In the 1960s, Australian political cartoons were transformed by three events: The arrival of Les Tanner at The Bulletin after Donald Horne was put in charge by Frank Packer; the radically new style and content of Bruce Petty's cartoons during The Australian's first decade; and the later development of a stable of cartoonists at The Age. In this period, the now common assumption that cartoonists are 'always left-wing' came into being - An obvious irony given the career arcs of proprietors like Packer and Rupert Murdoch. This article focuses on the middle part of this narrative, the impact of Bruce Petty's visually and politically radical cartooning for The Australian from day one. In what ways does Petty's work incarnate the anti-establishment 'ethos' of the young newspaper? What were the visual and political consequences for other broadsheets? How did this 'left-wing' impetus end at The Australian and live on in other papers?.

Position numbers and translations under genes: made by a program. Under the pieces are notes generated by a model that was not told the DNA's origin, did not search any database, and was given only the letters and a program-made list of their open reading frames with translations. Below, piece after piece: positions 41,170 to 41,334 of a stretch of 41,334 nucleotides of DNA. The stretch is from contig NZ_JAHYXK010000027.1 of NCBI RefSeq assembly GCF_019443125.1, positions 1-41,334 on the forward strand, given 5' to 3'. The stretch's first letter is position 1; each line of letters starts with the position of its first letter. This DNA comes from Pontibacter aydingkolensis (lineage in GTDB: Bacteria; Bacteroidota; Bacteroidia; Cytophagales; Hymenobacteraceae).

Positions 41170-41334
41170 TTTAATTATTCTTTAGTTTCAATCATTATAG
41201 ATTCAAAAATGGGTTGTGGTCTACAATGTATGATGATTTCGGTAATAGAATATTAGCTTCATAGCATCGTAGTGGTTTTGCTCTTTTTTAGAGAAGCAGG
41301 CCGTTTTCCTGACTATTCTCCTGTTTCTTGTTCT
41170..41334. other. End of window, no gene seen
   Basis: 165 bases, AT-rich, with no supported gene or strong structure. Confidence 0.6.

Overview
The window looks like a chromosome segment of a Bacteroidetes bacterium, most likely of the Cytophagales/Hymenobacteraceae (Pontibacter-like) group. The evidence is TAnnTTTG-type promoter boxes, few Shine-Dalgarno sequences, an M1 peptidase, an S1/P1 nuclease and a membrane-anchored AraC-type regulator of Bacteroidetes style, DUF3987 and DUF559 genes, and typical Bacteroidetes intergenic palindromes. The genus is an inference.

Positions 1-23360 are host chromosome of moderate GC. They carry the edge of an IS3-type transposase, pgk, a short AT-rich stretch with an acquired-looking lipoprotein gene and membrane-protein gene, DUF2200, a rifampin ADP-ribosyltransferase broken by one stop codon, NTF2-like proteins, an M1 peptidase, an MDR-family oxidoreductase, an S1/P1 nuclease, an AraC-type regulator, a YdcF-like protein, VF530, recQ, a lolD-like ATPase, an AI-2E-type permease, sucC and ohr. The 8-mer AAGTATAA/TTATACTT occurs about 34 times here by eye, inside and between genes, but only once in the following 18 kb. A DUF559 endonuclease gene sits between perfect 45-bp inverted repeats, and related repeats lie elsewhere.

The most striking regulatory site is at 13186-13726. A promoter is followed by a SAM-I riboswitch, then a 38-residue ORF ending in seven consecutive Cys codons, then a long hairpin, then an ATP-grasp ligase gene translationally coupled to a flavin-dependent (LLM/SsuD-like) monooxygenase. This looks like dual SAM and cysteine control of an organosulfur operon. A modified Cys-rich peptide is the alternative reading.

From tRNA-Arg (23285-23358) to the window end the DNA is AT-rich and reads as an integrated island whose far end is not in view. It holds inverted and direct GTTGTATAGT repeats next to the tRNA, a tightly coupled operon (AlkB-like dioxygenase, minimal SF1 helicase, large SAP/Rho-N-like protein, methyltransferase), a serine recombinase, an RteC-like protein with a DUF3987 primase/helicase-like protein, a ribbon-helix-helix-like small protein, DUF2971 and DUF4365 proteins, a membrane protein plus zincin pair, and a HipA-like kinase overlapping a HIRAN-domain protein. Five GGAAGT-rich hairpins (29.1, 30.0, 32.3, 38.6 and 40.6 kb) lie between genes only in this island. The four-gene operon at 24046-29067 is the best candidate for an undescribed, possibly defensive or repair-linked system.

|Number of pages||12|
|Journal||Media International Australia|
|Publication status||Published - 2015|